Contemporary Protest and the Legacy of Dissent offers an insight into modern European protest movements, focusing on the strategies, activities, and developments associated with the current wave of public dissent.
Contemporary protest, often presented in media forms as a dramatic ritual played out in an iconic public space has provided a potent symbol of the widespread economic and social discontent that is a feature of European life under the rule of “austerity.” Yet, beneath this surface activity, which provides the headlines and images familiar from mainstream news coverage, lies a whole array of deeper structures, modes of behavior, and forms of human affiliation.
Contemporary Protest and the Legacy of Dissent offers a vibrant and insightful overview of modern protest movements, ideologies, and events. Written by academics and activists familiar with the strategies, values, and arguments of those groups and individuals responsible for shaping the modern landscape of protest, it reveals the inside story of a number of campaigns and events. It analyzes the various manifestations of dissent—on and offline, visible and obscure, progressive and reactionary—through the work of a number of commentators and dedicated “academic activists,” while reassessing the standard explanatory frameworks supplied by contemporary theorists. In doing so, it offers a coherent account of the range of academic and theoretical approaches to the study of protest and social movements.
Contributions by: David Bates, Mark Bergfeld, Vincent Campbell, Claire English, Ingrid M. Hoofd, Soeren Keil, Matthew Ogilvie, Stuart Price, Anandi Ramamurthy, Ruth Sanz Sabido, Lee Salter, Cassian Sparkes-Vian, and Thomas Swann.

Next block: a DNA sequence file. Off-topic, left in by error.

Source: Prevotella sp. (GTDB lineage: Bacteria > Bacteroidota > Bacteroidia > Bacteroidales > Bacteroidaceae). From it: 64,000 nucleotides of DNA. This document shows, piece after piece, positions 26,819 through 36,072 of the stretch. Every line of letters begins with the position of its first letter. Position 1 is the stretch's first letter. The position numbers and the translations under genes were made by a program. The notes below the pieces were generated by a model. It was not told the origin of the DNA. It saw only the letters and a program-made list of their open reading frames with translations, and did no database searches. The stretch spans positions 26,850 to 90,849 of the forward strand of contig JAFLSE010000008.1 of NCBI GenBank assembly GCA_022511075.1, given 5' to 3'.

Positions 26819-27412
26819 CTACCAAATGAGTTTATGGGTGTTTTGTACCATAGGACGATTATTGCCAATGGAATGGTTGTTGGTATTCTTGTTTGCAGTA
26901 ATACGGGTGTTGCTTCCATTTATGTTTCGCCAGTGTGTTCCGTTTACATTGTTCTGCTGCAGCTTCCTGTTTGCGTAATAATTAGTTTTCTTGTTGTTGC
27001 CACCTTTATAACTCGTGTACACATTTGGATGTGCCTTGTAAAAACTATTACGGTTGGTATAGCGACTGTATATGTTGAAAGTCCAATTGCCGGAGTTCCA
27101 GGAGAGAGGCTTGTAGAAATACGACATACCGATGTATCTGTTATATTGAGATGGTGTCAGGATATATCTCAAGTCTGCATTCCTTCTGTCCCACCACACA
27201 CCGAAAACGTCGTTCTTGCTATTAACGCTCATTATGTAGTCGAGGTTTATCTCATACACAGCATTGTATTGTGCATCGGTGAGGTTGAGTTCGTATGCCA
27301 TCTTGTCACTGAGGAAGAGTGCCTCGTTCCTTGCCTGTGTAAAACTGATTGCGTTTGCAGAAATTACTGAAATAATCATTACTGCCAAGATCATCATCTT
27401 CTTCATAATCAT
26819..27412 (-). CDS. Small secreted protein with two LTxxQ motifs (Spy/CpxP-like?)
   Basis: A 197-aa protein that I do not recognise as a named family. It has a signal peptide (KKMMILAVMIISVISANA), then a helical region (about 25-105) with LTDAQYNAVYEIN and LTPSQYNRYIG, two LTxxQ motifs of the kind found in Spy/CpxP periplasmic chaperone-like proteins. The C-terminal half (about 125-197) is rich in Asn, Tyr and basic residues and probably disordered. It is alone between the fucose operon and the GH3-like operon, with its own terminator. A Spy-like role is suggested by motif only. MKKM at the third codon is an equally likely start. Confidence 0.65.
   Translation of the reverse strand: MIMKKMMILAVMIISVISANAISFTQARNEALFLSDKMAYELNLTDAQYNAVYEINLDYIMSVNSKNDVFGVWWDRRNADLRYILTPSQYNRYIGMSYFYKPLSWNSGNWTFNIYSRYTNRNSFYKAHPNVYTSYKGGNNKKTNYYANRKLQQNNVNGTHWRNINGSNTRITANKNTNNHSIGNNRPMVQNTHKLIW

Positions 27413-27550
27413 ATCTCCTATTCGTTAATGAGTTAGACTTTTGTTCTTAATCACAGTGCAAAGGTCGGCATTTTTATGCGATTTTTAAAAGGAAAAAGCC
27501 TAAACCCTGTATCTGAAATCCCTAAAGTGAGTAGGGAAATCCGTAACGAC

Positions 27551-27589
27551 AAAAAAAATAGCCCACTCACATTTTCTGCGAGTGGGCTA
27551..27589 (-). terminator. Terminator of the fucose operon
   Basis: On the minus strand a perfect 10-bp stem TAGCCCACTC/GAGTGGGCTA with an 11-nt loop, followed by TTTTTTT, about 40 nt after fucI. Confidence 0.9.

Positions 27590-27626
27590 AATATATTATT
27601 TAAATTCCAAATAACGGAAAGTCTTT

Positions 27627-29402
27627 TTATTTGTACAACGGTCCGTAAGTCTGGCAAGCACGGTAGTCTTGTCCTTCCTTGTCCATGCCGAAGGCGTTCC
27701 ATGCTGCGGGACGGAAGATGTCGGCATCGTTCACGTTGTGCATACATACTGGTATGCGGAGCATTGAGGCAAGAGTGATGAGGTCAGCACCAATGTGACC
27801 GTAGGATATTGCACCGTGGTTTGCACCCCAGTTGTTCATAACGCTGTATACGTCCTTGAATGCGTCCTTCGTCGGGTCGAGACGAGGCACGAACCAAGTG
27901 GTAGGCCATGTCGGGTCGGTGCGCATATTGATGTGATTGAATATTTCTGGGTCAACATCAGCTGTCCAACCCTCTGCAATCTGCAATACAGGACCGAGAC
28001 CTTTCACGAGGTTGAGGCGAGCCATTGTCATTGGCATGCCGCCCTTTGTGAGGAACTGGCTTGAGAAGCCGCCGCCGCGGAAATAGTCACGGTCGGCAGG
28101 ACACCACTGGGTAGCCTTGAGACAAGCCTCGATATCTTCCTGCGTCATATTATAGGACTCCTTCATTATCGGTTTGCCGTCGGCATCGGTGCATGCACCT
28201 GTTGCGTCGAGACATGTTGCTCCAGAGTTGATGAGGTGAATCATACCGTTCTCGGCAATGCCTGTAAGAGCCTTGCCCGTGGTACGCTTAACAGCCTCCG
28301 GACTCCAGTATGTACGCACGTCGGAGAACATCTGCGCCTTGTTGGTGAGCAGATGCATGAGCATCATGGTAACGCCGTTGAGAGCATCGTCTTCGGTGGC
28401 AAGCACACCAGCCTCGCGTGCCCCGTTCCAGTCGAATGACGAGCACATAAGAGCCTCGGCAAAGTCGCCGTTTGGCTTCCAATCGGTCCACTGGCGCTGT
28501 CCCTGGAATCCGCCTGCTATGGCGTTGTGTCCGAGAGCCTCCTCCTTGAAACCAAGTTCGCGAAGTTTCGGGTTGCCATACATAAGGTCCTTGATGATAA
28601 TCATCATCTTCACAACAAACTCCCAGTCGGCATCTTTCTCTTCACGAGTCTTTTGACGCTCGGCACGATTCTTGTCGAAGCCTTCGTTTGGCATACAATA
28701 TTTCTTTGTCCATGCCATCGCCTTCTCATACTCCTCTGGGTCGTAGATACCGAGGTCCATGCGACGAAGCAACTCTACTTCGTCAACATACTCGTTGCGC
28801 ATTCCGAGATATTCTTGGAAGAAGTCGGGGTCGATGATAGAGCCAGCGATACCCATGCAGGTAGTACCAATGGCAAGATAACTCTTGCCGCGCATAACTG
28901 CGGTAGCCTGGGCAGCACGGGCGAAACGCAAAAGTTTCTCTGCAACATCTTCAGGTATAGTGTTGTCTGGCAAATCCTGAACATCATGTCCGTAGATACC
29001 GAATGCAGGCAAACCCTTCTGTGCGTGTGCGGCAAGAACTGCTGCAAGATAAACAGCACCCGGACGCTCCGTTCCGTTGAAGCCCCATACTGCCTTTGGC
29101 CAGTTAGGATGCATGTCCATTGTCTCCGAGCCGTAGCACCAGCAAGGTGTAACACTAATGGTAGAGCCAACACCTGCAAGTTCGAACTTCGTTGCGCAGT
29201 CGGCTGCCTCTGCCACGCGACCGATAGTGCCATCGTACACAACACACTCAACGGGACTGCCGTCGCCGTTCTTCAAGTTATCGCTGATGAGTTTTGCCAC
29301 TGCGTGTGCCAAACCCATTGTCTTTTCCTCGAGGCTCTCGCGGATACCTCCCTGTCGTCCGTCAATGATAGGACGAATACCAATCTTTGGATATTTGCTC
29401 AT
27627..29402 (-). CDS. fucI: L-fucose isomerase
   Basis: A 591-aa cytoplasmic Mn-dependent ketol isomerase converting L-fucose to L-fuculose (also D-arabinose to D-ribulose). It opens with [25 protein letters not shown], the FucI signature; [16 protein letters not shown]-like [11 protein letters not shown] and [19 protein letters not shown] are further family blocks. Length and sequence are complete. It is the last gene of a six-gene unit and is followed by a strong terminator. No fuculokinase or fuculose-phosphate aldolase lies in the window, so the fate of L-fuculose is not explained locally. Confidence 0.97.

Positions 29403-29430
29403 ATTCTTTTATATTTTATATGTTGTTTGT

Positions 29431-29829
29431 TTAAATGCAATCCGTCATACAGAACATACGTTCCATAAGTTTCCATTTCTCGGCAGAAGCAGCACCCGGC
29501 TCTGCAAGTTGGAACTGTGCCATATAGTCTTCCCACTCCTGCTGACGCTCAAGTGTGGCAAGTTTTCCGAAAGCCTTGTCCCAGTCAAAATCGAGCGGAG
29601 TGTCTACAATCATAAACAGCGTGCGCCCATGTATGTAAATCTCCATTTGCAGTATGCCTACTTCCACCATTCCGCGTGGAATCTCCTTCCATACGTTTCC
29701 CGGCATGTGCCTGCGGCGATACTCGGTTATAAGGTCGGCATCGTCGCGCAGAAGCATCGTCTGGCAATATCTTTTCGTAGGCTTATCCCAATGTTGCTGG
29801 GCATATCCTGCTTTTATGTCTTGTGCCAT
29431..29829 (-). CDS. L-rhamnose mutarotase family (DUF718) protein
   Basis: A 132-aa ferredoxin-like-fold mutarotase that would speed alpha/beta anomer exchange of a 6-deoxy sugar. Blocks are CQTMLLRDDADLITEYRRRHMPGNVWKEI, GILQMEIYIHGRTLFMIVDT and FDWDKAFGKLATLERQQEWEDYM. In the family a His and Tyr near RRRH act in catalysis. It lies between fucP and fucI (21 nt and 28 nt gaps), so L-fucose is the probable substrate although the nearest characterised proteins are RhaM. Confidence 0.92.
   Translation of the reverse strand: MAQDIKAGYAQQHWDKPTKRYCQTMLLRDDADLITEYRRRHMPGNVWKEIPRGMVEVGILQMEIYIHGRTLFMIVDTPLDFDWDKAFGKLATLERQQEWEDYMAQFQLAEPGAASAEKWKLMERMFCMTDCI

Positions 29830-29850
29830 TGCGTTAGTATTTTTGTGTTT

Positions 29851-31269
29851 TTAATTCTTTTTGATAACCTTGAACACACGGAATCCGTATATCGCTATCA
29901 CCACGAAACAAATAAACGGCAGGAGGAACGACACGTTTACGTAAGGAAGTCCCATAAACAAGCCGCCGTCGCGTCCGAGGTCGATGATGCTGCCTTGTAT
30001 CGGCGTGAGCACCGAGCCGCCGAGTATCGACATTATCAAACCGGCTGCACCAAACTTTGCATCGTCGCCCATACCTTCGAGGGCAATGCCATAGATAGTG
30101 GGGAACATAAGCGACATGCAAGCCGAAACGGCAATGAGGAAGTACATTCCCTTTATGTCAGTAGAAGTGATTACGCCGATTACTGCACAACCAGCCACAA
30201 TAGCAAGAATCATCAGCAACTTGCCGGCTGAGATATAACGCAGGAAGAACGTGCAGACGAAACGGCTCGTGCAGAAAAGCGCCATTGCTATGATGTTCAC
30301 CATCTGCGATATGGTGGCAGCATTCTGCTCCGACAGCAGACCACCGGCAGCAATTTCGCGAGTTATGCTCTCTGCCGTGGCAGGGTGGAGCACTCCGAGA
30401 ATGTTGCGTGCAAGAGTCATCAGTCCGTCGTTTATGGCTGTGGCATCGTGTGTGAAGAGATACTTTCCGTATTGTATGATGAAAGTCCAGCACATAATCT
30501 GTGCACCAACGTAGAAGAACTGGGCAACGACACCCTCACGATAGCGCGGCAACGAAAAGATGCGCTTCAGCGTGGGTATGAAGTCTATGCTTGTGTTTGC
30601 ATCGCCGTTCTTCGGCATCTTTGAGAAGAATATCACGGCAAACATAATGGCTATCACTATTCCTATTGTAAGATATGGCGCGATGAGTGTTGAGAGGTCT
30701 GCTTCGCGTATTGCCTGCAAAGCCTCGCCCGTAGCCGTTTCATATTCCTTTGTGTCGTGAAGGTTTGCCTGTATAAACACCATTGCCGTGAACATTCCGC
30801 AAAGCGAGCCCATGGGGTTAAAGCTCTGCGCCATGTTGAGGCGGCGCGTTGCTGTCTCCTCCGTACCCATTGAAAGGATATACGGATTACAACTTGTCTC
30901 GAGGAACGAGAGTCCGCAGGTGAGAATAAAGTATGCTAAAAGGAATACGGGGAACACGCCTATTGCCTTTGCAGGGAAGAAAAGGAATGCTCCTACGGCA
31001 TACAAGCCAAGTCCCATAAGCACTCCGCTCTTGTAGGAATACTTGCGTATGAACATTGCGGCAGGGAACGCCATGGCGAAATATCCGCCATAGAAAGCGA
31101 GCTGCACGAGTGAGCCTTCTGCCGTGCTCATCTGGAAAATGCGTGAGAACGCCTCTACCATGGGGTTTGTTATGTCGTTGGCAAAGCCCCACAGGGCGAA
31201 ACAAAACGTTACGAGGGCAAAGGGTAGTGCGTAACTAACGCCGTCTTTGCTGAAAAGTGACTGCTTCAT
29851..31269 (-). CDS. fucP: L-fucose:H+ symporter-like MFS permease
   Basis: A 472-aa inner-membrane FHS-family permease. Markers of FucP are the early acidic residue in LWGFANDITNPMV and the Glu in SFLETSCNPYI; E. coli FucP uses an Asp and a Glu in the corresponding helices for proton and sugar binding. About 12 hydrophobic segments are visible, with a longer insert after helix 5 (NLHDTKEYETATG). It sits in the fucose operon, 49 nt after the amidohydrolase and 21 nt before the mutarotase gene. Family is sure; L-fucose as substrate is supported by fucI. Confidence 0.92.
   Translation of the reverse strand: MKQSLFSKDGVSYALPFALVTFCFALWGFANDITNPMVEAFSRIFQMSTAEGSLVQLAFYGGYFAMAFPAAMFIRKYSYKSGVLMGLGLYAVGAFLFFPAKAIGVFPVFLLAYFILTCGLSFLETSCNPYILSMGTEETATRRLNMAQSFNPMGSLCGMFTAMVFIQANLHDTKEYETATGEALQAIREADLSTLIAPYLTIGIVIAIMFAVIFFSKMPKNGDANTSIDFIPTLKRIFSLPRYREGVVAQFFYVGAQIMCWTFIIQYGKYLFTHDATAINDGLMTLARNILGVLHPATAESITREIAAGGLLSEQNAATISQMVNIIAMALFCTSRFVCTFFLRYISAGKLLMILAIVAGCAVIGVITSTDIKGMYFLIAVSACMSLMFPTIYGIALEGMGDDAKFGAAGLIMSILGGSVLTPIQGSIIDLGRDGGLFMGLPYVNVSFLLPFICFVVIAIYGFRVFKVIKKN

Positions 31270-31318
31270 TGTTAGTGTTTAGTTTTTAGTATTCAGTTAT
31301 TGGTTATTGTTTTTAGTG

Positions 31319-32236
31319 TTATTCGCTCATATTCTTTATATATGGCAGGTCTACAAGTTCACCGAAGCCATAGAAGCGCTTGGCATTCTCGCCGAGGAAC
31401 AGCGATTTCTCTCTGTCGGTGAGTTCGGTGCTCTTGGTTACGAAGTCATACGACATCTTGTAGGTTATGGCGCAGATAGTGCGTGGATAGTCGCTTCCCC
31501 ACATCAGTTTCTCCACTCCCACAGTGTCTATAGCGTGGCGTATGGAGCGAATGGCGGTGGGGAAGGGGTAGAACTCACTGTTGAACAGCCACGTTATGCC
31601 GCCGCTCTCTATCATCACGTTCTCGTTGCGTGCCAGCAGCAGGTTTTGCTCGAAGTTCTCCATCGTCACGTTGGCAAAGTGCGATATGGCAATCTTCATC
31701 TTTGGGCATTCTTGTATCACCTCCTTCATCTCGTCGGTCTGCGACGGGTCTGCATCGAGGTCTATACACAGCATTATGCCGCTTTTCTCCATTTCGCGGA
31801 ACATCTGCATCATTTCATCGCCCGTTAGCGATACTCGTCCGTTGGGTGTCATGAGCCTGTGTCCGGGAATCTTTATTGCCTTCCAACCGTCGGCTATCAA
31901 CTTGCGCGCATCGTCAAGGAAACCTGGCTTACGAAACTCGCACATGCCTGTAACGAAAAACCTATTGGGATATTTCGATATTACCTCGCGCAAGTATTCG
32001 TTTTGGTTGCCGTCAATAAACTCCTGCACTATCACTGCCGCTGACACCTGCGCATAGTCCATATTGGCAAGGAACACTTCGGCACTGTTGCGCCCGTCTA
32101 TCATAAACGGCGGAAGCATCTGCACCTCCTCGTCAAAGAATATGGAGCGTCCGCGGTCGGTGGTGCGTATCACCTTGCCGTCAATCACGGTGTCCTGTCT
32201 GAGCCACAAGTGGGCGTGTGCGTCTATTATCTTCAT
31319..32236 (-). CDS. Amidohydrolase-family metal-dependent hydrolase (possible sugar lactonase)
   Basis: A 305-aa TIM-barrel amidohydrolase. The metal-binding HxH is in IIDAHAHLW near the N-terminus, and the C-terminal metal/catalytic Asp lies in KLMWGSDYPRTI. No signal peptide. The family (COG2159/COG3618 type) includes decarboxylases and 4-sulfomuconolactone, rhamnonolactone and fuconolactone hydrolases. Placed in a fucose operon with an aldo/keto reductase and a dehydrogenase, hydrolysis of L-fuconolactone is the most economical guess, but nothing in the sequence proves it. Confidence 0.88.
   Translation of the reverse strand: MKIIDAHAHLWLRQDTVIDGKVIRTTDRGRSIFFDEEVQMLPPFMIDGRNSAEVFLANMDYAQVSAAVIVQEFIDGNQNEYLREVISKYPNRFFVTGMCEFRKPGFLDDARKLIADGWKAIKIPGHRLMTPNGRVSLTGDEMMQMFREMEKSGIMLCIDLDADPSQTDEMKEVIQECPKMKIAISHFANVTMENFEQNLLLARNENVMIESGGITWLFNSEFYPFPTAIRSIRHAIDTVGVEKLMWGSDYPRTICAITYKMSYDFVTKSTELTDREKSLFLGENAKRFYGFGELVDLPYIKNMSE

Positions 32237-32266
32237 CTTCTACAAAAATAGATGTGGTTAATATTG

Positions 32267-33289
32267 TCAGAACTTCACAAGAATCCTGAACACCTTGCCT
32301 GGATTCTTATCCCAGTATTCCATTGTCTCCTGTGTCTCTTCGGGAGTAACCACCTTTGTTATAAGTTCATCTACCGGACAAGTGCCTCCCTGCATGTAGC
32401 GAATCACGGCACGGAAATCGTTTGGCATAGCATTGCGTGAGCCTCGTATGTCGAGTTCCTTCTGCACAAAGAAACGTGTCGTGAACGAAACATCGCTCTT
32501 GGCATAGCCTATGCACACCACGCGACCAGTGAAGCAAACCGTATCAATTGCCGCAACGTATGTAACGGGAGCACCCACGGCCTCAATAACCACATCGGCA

Dedication / Acknowledgements / List of Illustrations / Introduction / Part I: Protest, Memory and Citizenship / 1. The Legacy of Dissent: Class, Gender and Austerity - Stuart Price / 2. ‘They Call it Democracy’: Cultural Memory and Anti-Austerity Protests in Spain - Ruth Sanz Sabido / 3. Social Protest, Political Change and Democratisation in Ukraine - Soeren Keil, David Bates and Matthew Ogilvie / Part II: Occupation, Technology and Ideology / 4. No Gods, no Masters … no Leaders? The Role of ‘anarchists’ in Occupy - Mark Bergfeld / 5. A Marxist and an Anarchist Walk into the Occupy Movement: Internal and External Communication Practices of Radical Left Groups - Thomas Swann / 6. Accelerating the Revolution: the Mediated Usurpation of Street Protest - Ingrid M. Hoofd /Part III: Riots and Political Discourse / 7. Calls to Order: ‘Anarchy’, Riots and State Repression - Stuart Price / 8. Conflicting Narratives in the Fog of Riot: The Case of the 2011 Stokes Croft Riots - Cassian Sparkes-Vian / 9. Student Occupations: A New Generation of Protesters - Lee Salter / Part IV: Solidarity, Citizenship and Intervention / 10. Bordering on Reproducing the State: Migrant Solidarity Collectives and Constructions of the Other in ‘Safer Spaces’- Claire English / 11. Marxism, Anti-imperialism and the Asian Youth Movements in Britain - Anandi Ramamurthy / 12. Citizen Journalism and Active Citizenship - Vincent Campbell / Index / About the Contributors